StatusResponse(True/False) object meaning the handler is still available to access the third-party for the further communications. This method is also where we set a bool value for
self.is_connected. A quick sample for this method would be like this.
... def check_connection(self) -> StatusResponse: response = StatusResponse(False) try: _ = requests.get("https://google.com", timeout=5).raise_for_status() response.success = True self.is_connected = True except requests.exceptions.RequestException as e: response.error_message = e return response
This method is where you have to put a value into the
self.connection attribute. A good example for this would be returning a
... def connect(self) -> Callable[..., Response]: """making the connectino object Returns: Callable: requests.get """ self.connection = requests.get return self.connection
We need the value that this method puts into the
self.connection later in our
Now, let's see the
sample_tables.py and the methods and classes that live there. You can copy and paste your tables from the initial
SampleTable or even modify it. The first step is to specify each table's columns and names. You can do this by changing the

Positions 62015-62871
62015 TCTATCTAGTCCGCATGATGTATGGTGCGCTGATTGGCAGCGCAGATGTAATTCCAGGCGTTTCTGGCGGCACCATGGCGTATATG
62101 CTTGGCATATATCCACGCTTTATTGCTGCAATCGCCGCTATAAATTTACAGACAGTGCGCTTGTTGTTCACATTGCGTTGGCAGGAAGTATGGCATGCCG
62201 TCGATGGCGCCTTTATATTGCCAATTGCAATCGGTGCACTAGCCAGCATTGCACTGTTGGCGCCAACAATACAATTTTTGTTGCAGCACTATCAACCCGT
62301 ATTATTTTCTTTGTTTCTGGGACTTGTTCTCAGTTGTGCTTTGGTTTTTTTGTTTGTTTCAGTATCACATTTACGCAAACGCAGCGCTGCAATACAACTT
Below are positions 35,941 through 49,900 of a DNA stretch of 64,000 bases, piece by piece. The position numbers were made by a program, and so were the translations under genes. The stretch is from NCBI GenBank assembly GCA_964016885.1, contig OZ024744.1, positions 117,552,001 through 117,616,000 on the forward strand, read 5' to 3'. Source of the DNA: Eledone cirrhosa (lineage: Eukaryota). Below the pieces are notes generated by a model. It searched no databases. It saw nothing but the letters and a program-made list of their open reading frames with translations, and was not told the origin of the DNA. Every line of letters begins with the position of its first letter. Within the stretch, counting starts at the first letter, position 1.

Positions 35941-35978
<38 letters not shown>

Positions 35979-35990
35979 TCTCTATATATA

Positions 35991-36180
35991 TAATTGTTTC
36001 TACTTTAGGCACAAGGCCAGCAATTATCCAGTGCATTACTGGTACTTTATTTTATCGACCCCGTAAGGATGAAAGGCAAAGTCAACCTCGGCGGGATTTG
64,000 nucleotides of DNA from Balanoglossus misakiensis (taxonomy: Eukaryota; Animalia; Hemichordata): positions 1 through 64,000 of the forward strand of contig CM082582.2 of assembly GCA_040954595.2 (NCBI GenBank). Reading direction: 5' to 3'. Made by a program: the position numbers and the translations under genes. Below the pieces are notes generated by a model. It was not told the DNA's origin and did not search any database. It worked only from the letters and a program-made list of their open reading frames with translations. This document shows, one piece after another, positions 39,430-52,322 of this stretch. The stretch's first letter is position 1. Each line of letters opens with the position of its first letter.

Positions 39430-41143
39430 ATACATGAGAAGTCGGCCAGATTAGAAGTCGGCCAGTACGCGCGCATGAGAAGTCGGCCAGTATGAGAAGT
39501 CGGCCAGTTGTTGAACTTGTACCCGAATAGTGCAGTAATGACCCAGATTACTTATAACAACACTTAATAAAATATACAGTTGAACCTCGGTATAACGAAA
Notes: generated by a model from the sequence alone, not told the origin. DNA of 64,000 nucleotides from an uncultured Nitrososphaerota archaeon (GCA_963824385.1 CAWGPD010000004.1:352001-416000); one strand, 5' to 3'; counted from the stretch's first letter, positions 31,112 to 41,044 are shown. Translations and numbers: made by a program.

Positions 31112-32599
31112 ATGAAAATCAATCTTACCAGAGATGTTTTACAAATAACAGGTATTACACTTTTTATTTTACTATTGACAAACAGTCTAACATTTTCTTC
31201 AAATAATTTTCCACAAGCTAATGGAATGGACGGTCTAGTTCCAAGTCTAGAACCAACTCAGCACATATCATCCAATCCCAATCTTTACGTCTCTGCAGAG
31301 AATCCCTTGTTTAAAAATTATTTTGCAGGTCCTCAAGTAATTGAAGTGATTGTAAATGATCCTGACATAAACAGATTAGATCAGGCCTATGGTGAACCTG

columns attributes of each class.
class SampleTable(APITable): name: str = "sample" columns: List[str] = ... def __init__(self, handler: APIHandler): ... def select(self, query: ast.Select) -> pd.DataFrame: ... def get_columns(self, ignore: List[str] = ) -> List[str]: ...
There is a
SampleTable.select() method defined by default. This is the only method that you probably need to change. This method is called whenever someone queries a
SELECT statement over your table. All the parameters and clauses that the user specifies can be reachable from the
You can define other methods such as
SampleTable.insert() for the
INSERT INTO purpose.
Don't Forget to..
I highly recommend you take a look over other the handler integrations' source code. They'll give you a nice point of view about the components and how they're supposed to be implemented. As references, I suggest the MediaWiki Handler and PyPI Handler which I maintain!
What's more, Artem Veremey has published "Building a New MindsDB Integration: A Step-by-Step Guide With Examples From the GitHub Handler" article over on his blog that might give you more perspectives and ideas about this integration. Shout out to him!
In this quick tutorial, we talked about MindsDB and the way you can ship your desired handlers over it via a simple Cookiecutter template. Hopefully, this tutorial has helped you build your integrations easier.